Springtime is picnic time. In Japan, that means finding a relaxing spot to view the sakura cherry blossoms — and this spring, The Peninsula Tokyo has prepared a variety of sakura-themed amenities to help its guests get a true taste of the flowery season.
Through April 13, 24th-floor restaurant Peter is offering sakura-themed takeout lunchboxes paired with a glass of sparkling rose Champagne. Priced at ¥5,500, the lunches include crab cakes, potato salad sandwiches on rye and a few other tasty selections perfect for a picnic at Kokyo Gaien National Garden.
The Peninsula Boutique & Cafe on the first-floor basement is also offering sakura-viewing picnic sets through April 14. The sets for two provide appetizers, sandwiches and dessert, as well as a half bottle of The Peninsula Champagne (for a total of ¥9,500) or sparkling rose Champagne (¥7,000).
Those looking for some indoor sakura extravagance as well can rest at ease: The Lobby on the first floor is serving Sakura Strawberry Afternoon Tea through April 30; the bar at Peter is mixing up sakura-inspired cocktails through April 14; and The Peninsula Spa has prepared 110-minute luxury treatments available through April 26.
The Peninsula Tokyo is connected to Hibiya Station. For reservations, please contact Peter via email on firstname.lastname@example.org or call 03-6270-2763.
Performing arts under the cherry blossoms
Unforgettable afternoons filled with gorgeous cherry blossoms and captivating Japanese performing arts await guests at The Hotel New Otani Tokyo.
The New Otani has a beautiful garden that boasts a 400-year history and has 19 varieties of cherry blossom trees. From March 23 to 24 and 30 to 31, the garden will host a cherry blossom festival featuring an array of traditional Japanese performing arts. Among these performances will be tezuma — a type of magic show from the Edo Period (1603-1868) and an Intangible Cultural Property of Japan — performed by one of the world’s top practitioners. Japanese umbrellas appearing out of thin air and the actors’ instant facial transformations are just some of the otherworldly acts guests can look forward to.
Other attractions include a performance with a painter donned in traditional Japanese garb creating works of calligraphy to musical accompaniment, a ninja show and interactive areas where guests can try on samurai armor and kimonos, as well as dabble in yuzen, a Japanese dyeing technique.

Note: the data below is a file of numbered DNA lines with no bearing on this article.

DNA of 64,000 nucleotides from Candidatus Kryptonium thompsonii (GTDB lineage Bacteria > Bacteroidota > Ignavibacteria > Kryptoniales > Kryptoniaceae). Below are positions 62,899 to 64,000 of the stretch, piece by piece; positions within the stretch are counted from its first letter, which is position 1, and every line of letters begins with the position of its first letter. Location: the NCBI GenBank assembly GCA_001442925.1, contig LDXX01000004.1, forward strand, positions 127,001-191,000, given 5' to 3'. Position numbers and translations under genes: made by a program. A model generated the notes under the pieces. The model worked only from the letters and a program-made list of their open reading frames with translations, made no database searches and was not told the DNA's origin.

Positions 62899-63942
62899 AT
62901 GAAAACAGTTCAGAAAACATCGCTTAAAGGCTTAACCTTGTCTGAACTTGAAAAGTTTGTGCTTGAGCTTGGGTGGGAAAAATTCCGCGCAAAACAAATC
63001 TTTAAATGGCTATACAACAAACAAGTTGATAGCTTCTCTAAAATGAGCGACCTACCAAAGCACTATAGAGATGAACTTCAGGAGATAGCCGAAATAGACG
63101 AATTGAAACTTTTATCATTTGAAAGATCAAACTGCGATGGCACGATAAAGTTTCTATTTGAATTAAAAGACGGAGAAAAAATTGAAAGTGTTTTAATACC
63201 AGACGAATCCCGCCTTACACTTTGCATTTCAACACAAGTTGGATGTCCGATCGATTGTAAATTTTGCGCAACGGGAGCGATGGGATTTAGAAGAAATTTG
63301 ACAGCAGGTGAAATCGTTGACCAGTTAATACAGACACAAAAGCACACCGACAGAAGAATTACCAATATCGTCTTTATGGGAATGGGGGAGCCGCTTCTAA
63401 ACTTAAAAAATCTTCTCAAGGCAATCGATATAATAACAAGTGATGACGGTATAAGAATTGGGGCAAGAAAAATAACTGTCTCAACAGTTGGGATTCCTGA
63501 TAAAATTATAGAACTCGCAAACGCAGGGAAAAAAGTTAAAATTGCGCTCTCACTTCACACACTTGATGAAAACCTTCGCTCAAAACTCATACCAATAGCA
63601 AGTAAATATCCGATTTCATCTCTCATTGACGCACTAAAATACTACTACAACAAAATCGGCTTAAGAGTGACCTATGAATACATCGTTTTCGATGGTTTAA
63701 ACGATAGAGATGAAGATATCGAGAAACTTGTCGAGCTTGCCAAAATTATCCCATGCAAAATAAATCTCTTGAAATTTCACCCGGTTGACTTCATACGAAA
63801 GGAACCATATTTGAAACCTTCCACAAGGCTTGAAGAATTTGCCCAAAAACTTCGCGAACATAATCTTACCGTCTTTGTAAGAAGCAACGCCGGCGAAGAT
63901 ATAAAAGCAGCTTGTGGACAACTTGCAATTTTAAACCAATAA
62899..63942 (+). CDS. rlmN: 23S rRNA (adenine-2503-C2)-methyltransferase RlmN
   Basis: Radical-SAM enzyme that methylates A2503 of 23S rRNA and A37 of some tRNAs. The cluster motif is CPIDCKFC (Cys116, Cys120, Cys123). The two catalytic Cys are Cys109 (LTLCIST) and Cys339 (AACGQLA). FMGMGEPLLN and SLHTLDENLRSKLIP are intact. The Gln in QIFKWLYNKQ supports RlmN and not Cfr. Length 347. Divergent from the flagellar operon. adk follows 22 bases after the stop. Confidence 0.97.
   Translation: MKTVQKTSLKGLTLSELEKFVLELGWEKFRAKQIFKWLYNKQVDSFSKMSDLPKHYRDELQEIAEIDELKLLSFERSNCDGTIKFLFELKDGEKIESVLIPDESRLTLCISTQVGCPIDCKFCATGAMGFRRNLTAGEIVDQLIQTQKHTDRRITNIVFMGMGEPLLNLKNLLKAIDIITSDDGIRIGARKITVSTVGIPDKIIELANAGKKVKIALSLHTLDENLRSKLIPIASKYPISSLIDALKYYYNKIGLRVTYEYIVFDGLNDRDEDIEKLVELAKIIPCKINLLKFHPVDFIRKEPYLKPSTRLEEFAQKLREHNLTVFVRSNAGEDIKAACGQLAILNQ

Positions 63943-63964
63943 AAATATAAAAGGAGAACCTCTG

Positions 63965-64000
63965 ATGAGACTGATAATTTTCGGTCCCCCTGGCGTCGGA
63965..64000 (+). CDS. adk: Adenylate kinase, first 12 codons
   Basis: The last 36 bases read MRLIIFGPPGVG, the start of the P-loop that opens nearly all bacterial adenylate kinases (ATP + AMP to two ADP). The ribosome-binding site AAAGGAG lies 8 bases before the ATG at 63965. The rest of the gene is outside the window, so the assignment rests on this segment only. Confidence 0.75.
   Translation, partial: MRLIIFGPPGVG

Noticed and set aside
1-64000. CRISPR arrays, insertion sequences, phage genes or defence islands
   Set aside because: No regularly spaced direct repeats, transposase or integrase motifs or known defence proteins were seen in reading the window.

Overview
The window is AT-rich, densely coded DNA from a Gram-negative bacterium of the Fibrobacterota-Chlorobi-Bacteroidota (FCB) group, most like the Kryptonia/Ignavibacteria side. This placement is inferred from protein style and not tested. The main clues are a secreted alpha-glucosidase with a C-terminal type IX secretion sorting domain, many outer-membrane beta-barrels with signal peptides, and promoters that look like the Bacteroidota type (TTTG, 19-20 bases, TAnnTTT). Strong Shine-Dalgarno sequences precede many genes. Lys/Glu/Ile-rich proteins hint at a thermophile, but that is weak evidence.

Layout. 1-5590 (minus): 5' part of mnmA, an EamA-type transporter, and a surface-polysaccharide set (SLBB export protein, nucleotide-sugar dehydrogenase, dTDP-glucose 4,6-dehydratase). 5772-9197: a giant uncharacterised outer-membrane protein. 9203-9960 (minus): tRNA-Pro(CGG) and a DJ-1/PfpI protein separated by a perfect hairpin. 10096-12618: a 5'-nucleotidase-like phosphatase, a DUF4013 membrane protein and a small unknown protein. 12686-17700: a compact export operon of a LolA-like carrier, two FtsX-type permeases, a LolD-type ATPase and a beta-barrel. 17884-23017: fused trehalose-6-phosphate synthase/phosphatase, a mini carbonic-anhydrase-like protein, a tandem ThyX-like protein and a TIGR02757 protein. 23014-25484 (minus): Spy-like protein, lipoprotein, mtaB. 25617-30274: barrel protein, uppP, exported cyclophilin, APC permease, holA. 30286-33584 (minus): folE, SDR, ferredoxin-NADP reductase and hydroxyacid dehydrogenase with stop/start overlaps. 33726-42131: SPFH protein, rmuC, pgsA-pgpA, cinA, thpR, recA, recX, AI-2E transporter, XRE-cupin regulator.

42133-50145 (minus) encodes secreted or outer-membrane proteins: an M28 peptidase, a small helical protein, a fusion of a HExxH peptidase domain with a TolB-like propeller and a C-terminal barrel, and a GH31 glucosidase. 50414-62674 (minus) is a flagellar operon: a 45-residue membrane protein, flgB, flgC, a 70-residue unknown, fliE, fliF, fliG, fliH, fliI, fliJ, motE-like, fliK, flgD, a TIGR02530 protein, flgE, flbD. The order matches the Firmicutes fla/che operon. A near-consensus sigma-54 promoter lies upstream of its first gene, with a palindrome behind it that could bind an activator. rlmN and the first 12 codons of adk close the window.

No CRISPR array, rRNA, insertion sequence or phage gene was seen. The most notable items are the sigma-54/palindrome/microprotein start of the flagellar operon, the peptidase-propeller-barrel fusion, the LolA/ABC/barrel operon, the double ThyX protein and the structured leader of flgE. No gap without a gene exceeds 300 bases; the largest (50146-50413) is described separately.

The festival will take place from 11 a.m. to 3:30 p.m. and admission is free of charge, though fees will apply for certain events.
The Hotel New Otani Tokyo is three minutes from Nagatacho or Akasaka-Mitsuke stations. For more details, visit www.newotani.co.jp/en/tokyo or call 03-3265-1111.
Exclusive menus to please the palate
The time-tested flavors of Japanese and Italian cuisine are coming together on one plate this April at The St. Regis Osaka. Gion Sasaki — one of Kyoto’s most popular Japanese dining establishments — is borrowing the kitchen at the hotel’s 12th-floor Italian restaurant La Veduta for two days of innovative fusion dining.
Available exclusively on April 20 and 21, La Veduta will offer lunch and dinner courses featuring magical banquet menus courtesy of Gion Sasaki owner Hiroshi Sasaki and hotel executive chef Gianluca Visani.
Dinner is hosted both days and costs ¥30,000 a person. The doors open at 6 p.m. with gastronomic proceedings commencing at 6:30 p.m. Lunch debuts on April 21 only but comes at the reduced price of ¥25,000. Guests will be directed to their seat from 11:30 a.m. and served at noon.
Though the meal specifics have been left tantalizingly vague, both chefs have jovially hinted that they will include spring vegetables, shellfish, shrimp and traditional Kyoto-farmed produce known as kyo-yasai. Chef Visani has also expressed his desire to experiment with matcha, so guests can expect to see some delightful palate pleasers come of this special collaborative occasion.
The St. Regis Osaka is directly connected to Honmachi Station. For more information or reservations, access www.stregisosaka.co.jp or call 06-6258-3333.
IN FIVE EASY PIECES WITH TAKE 5